Transitioning your loved one from their long-term home to an assisted living facility or memory care unit can be difficult. It’s understandable that many older adults find this transition scary and overwhelming—not only are they moving out of their familiar home, but assisted living or memory care apartments are typically smaller than their previous home.
Downsizing is an essential part of helping your loved one move into their new space, but it can also be one of the most difficult parts, especially if your loved one is experiencing memory issues. However, when done with compassion and care, downsizing can help your aging loved one make the most of their new space and can even help them see the move as a new, fresh start.
Downsizing Tips for Moving into Assisted Living
Your loved one’s new space, whether it’s an apartment in an assisted living facility or a room in memory care, will likely have less space than they are used to. While it may be tempting for your loved one to hold on to all their belongings, downsizing is essential for their safety and comfort.
Walkways need to be clear, allowing space for walkers or wheelchairs and for your loved one to navigate their space without tripping hazards. In extreme cases, excess clutter can even create fire hazards and make it difficult for emergency services to help your loved one in the event of a fall or medical emergency.
Downsizing your loved one’s belongings is a great opportunity to declutter or donate unused items. Before you begin, it’s a good idea to tour the new space or find a copy of the floor plan, so you and your loved one know how much space you have to work with. As you sort through their things, prioritize keeping belongings that are useful and highly sentimental.
Make a Plan of Action
Downsizing can be stressful if your loved one is not prepared for it. Set a plan for downsizing days, making sure to account for rest days between days of productivity to help keep your loved one from getting overwhelmed. Contact friends and family members before the downsizing days to make sure they’re available to help.
Make a List of “To Keep” Items
Another thing that may help your loved one downsize is to make a list of the things they want to keep before the downsizing process begins. Often, the urge to keep an item will be triggered after seeing the item; having a list of prioritized belongings can help your loved one keep their intentions clear. If they can’t remember the item, it may not be worth keeping.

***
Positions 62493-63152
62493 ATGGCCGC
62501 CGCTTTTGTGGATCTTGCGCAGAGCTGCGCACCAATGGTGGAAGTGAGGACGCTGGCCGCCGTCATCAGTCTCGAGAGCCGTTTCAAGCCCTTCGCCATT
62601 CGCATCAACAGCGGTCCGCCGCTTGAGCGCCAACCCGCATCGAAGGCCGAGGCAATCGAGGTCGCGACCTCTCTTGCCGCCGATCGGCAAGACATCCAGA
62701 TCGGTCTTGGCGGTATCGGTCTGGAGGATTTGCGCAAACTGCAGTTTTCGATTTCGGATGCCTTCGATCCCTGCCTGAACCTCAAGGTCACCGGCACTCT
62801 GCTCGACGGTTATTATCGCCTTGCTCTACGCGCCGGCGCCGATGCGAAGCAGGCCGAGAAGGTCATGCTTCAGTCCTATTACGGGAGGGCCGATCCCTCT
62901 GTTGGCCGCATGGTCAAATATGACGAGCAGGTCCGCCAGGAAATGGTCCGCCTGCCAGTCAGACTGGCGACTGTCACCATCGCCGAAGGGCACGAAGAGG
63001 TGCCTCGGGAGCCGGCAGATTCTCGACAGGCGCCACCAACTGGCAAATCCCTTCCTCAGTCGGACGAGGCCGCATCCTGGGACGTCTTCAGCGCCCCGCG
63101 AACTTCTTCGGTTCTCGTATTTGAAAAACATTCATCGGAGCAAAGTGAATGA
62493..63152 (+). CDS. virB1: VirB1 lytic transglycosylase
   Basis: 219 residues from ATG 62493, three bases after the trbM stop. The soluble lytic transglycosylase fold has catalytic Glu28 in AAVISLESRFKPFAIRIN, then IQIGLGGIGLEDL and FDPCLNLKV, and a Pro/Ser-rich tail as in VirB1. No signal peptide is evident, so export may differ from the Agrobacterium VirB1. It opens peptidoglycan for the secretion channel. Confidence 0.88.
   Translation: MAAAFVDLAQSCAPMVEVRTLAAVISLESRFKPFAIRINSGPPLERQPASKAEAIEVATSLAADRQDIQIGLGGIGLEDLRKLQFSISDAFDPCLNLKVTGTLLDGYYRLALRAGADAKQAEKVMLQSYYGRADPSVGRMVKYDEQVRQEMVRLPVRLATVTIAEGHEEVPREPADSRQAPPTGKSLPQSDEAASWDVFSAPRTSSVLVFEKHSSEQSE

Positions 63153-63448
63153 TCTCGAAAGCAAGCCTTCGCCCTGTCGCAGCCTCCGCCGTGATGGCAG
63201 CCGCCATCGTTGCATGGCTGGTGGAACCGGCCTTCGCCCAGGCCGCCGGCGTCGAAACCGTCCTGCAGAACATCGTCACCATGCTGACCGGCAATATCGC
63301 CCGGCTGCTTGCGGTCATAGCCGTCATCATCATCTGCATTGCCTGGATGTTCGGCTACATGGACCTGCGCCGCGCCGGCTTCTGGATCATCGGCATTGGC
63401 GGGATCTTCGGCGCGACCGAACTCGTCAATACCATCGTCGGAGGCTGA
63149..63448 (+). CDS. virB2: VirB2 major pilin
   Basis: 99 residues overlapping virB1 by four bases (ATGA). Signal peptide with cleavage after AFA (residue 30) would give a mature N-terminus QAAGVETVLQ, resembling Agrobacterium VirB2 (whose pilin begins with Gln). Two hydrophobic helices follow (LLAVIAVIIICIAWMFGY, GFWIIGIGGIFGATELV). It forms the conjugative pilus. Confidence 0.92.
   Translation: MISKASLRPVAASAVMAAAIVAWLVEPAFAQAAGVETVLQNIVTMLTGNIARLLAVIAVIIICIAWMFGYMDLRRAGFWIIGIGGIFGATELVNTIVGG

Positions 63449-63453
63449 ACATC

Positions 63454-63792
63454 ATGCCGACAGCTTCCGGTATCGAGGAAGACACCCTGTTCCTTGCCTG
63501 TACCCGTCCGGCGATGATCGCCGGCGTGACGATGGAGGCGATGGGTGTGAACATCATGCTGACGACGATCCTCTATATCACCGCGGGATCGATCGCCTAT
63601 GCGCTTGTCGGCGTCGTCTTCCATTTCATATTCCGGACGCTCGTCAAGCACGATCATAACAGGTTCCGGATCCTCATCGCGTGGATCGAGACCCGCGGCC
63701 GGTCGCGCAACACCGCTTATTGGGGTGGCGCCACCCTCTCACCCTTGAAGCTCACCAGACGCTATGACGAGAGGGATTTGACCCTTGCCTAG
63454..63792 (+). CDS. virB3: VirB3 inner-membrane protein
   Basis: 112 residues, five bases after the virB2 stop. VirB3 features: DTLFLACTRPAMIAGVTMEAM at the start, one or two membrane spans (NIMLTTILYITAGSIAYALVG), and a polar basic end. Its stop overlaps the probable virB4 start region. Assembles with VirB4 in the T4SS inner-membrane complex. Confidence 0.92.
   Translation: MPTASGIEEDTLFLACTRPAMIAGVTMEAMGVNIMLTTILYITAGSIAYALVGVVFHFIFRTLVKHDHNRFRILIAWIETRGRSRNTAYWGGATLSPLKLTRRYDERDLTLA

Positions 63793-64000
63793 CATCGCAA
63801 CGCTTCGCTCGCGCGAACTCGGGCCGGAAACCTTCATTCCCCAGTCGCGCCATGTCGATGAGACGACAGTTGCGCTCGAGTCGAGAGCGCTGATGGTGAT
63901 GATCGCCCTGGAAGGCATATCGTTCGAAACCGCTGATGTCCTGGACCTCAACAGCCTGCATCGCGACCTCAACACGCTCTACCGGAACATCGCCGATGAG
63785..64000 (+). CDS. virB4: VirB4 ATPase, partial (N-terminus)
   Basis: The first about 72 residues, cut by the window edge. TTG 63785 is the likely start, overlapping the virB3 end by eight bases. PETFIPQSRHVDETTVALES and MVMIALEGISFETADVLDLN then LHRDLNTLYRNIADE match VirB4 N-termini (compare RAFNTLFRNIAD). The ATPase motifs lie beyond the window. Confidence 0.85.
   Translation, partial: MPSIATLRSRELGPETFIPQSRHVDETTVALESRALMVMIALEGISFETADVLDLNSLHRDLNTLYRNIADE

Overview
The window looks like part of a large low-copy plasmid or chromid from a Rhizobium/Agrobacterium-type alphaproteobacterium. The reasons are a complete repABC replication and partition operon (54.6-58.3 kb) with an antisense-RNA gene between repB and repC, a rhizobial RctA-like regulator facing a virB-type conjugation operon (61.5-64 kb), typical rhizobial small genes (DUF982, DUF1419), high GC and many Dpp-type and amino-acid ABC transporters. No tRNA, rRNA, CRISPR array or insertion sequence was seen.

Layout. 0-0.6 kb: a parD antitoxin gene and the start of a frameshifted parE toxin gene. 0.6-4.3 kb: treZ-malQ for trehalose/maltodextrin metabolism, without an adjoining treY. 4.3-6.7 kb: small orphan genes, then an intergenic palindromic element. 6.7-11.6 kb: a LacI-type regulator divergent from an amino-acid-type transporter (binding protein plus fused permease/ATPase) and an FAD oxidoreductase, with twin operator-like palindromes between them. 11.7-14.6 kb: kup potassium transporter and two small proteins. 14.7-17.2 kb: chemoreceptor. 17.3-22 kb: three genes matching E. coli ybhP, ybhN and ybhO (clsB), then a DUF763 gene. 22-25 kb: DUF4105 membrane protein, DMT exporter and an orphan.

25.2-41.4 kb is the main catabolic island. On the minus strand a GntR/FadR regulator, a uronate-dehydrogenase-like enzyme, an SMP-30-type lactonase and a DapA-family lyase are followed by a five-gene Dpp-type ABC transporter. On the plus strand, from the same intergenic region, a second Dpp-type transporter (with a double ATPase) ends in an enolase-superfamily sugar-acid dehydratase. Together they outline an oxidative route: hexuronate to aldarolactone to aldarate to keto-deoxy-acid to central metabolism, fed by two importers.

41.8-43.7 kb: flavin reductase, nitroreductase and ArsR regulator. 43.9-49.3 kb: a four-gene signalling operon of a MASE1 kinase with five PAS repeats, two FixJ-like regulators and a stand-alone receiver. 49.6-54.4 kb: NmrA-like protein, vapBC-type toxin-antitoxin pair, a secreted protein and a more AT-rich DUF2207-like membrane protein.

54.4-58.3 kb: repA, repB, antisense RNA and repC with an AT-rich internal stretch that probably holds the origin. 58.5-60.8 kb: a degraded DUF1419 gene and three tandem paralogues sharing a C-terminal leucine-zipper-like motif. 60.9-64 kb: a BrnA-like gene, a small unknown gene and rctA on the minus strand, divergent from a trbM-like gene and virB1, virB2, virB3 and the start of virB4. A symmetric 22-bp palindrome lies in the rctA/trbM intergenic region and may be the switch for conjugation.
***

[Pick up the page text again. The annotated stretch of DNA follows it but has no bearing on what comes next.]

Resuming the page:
Follow the “One Year” Rule
While working through their belongings, remind your loved one of the “one year” rule. If the item hasn’t been used in a year, there’s a high likelihood it can be tossed or donated. For example, if your loved one has a record player or empty flowerpots that haven’t been touched in a year, they likely won’t need them in their new space.
However, this rule should be used on a case-by-case basis. There may be items—like a favorite book—that haven’t been touched in a while but hold a lot of sentimental value and can be moved to your loved one’s new space.
Keep Memories, Not Clutter
If you come across sentimental items that are too big to move, taking photos of the items can help your loved one preserve the memories. Alternatively, gift these items to other family members so your loved one feels comfortable knowing treasured belongings have a home with someone familiar.
In the case of physical photo books or video tapes, consider converting them to a digital format to help save space.
Reduce Large Collections
If your loved one has collections, like rocks or figurines, they may be especially attached to those items. Consider a storage solution that transforms their collection into a work of art that they can display in their new home, like a trinket shelf or coffee display table.
If the collection is too large, work with them to downsize the collection to their favorite pieces.
Downsizing to Memory Care
If you’re helping a loved one downsize in preparation for a move to a memory care unit, you may face extra resistance. Try these tips to make the downsizing process go smoothly:
- Build trust by being respectful of their feelings
- Go slow and be patient
- Create a system and stick to it
- Keep photo albums and scrapbooks
- Emphasize the positive changes
- Go through highly emotional or sentimental items last
When you help your loved one move into their new space, make sure they still have everything they need to live comfortably and happily. Especially for those moving into memory care, setting things up in a familiar manner can help ease the transition.
For example, set up their furniture in an arrangement similar to their previous home. Decorate with familiar photos of loved ones and their favorite belongings. If there’s room, encourage them to personalize their space with new books or art.
At Good Shepherd, we understand the transition to assisted living or a memory care unit can be difficult. Through open communication, community activities, and supporting your loved one’s transition, we do our best to ease your loved one’s shift to their new home.
To learn more about our assisted living or our memory care, visit our website or reach out to our Welcome Center at 320-259-3476.